91% Malaysians open to switch jobs for higher salary
More than half (54 per cent) of Malaysians believe they are not being compensated fairly for their work contributions, skills, and experience, according to a recent online survey conducted by talent company Randstad Malaysia.
Moreover, of the 30 per cent of respondents who changed jobs in the last year, 49 per cent managed to negotiate a 20 per cent salary increase.
“As global and domestic demands ramp up, companies need to grow and maintain their workforce to continue delivering products and services. One of the tried-and-tested ways to be successful in growing your workforce is to offer an attractive and competitive salary package,” said Fahad Naeem, Country Director at Randstad Malaysia.
According to the findings from the 2023 Salary and Bonus Expectations survey released by Randstad Malaysia today, nearly half (49 per cent) of Malaysian employees have received a salary increment of up to 5 per cent from their employers in the past three months,
Additionally, 91 per cent of respondents in Malaysia stated that they would consider changing employers if offered a higher salary.
Salary is a strong motivator to many Malaysians. “Receiving a higher salary increment every time they change an employer means that talent are able to match their earning power with their international peers. It can also help them meet their financial goals, like buying a car or home, earlier in their lives. Companies that don’t support their employees’ goals may risk losing their best talent and in turn adversely impacting their overall operations and revenues,” said Naeem.
What are the reasons behind employees' high salary expectations?
Malaysian talent's high salary expectations are fuelled by unsatisfactory year-on-year pay increments and year-end bonuses.
According to the survey, 39 per cent of Malaysians were informed that their salaries would not be adjusted in 2023, while 31per cent were informed that they would not receive any bonuses for their work contributions in 2022.
Naeem said inflation and higher cost of living have changed how people choose to spend their money and it is only natural and reasonable that employees seek a higher salary and fair bonus to feel recognised for their work and valued as an employee.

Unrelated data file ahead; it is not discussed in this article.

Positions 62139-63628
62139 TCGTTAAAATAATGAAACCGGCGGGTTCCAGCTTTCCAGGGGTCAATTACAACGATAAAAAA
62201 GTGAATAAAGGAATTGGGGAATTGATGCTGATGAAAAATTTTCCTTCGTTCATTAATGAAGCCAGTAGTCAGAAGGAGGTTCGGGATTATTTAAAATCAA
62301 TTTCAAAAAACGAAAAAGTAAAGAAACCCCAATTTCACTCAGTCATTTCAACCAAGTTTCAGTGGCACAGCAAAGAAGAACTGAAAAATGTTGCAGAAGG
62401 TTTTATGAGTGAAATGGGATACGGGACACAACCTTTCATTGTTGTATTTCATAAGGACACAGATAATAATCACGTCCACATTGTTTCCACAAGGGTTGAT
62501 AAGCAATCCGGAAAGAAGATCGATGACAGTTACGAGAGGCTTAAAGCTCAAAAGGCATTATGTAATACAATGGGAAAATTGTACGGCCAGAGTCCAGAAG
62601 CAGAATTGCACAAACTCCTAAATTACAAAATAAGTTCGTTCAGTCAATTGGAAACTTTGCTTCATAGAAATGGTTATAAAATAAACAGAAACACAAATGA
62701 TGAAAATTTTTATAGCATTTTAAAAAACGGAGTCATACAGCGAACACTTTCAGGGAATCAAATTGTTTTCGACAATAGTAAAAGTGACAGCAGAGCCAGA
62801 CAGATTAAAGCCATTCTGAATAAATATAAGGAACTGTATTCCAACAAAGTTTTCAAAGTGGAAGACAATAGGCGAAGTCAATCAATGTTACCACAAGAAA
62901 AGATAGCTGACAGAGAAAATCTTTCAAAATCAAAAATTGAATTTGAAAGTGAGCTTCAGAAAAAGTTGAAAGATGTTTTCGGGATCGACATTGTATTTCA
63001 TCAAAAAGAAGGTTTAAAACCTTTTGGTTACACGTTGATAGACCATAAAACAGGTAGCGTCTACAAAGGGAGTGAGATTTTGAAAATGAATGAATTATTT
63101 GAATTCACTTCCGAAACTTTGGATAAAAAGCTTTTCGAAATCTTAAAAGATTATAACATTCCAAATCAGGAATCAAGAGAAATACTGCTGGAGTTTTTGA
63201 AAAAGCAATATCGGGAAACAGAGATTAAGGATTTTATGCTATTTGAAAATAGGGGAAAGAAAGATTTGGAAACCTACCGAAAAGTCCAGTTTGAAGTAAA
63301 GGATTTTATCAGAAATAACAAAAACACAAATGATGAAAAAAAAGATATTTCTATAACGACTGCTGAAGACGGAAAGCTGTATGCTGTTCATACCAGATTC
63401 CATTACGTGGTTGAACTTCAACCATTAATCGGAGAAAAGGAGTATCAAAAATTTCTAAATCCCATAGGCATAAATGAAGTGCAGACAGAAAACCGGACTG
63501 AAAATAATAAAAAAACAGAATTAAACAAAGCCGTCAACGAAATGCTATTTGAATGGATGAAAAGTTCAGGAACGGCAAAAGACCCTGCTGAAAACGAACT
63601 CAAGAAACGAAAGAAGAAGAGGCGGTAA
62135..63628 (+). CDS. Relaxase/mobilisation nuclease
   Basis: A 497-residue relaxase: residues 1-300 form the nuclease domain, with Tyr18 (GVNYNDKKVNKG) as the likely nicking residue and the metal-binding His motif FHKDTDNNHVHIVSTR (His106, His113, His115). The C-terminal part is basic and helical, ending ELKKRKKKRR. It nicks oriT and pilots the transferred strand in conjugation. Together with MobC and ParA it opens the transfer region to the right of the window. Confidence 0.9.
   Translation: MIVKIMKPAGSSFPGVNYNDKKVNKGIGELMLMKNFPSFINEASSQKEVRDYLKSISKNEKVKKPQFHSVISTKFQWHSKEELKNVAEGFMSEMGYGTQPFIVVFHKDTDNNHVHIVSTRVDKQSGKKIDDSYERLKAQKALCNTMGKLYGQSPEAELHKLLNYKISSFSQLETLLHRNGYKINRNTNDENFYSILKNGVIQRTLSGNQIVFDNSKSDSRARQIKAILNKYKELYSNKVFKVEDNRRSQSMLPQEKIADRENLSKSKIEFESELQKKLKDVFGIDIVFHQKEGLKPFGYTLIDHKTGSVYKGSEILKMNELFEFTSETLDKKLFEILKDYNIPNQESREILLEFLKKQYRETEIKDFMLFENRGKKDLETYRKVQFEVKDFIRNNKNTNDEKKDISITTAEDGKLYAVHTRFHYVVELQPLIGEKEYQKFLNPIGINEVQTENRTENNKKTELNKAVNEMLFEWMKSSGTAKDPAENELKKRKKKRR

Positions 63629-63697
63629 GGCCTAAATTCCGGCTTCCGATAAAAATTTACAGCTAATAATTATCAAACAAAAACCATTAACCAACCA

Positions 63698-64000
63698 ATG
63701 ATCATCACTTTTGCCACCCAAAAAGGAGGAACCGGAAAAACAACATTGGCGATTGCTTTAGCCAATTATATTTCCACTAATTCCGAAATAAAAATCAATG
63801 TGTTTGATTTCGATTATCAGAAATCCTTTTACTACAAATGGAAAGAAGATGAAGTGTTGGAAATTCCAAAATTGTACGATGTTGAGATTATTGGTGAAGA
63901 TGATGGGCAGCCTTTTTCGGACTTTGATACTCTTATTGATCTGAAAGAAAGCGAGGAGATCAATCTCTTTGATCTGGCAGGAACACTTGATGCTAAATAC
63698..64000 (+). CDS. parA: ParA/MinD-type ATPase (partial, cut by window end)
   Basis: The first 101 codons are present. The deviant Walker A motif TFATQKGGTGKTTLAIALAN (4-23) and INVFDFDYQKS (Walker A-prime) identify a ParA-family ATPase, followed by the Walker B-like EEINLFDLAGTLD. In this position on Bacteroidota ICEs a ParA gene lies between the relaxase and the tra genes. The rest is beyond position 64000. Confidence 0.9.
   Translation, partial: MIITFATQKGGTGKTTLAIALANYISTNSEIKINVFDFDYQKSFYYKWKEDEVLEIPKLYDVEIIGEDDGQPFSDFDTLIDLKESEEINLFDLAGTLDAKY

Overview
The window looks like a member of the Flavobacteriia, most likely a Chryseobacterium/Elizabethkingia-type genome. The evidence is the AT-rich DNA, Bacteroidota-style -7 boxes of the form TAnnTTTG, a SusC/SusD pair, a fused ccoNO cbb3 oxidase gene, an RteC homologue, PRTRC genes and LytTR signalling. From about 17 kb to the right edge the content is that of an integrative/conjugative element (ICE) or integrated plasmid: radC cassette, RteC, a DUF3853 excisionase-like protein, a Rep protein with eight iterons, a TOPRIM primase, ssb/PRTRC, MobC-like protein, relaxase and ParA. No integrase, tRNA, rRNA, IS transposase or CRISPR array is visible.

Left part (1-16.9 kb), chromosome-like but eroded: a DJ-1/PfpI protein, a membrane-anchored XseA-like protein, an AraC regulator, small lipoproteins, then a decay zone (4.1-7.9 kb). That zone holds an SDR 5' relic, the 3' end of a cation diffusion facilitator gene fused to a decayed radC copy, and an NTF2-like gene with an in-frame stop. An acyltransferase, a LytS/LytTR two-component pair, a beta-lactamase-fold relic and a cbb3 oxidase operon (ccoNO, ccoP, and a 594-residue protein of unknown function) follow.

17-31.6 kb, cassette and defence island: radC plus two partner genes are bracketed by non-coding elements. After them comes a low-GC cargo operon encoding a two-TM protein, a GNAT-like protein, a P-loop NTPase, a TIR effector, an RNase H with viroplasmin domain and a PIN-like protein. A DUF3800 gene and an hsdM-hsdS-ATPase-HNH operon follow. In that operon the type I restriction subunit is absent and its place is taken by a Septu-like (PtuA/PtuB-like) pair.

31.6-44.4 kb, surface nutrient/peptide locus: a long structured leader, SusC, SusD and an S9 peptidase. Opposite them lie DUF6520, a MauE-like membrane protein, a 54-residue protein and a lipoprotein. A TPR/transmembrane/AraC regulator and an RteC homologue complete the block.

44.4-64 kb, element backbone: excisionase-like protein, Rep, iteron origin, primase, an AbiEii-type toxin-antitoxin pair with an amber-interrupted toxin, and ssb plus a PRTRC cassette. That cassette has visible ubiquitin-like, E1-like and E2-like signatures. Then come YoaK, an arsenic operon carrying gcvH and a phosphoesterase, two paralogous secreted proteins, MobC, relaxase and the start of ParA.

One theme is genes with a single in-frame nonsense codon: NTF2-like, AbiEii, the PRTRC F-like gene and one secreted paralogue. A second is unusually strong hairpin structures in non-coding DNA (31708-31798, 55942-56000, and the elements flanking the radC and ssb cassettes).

“To attract top talent and meet their employees’ salary expectations, companies must make a conscientious effort to review and adjust their internal salary and bonus structures to reflect new skill demands and talent expectations.”
What leads employees to believe that they deserve a higher salary?
According to the survey, 35 per cent of Malaysians base their average pay on their job scope and responsibilities. Only 16 per cent of respondents seek input from recruiters, and just 14 per cent use online salary calculators as independent sources to evaluate how much they deserve.
Naaem said relying solely on personal evaluations to estimate salaries is not a fair assessment of one's true worth. Other factors like company budgets, industry averages, and labour market supply and demand must also be taken into consideration.
“Malaysians could leverage more resources like specialised recruiters and salary calculators that use real-time data to form a more accurate view of how much they should be compensated. Our recruitment consultants often collect data from employers and job seekers which allows us to continuously refine our database and provide more accurate salary benchmarks that reflect current market conditions. The market data that we collect also empower us to negotiate on behalf of our talent so that they can receive a higher salary from their next employer,” he added.
The survey was conducted online with 302 people who were living and working in Malaysia for insights to help employers and job seekers understand new talent expectations and how to navigate today's challenging salary negotiations.